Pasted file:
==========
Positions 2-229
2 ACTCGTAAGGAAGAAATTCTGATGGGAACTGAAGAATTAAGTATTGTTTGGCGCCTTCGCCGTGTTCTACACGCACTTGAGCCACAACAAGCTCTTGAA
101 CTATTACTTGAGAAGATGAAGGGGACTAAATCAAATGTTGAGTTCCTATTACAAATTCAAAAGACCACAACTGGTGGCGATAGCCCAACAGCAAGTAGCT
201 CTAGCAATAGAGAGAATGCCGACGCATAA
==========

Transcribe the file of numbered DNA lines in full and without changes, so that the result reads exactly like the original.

Positions 2-229
2 ACTCGTAAGGAAGAAATTCTGATGGGAACTGAAGAATTAAGTATTGTTTGGCGCCTTCGCCGTGTTCTACACGCACTTGAGCCACAACAAGCTCTTGAA
101 CTATTACTTGAGAAGATGAAGGGGACTAAATCAAATGTTGAGTTCCTATTACAAATTCAAAAGACCACAACTGGTGGCGATAGCCCAACAGCAAGTAGCT
201 CTAGCAATAGAGAGAATGCCGACGCATAA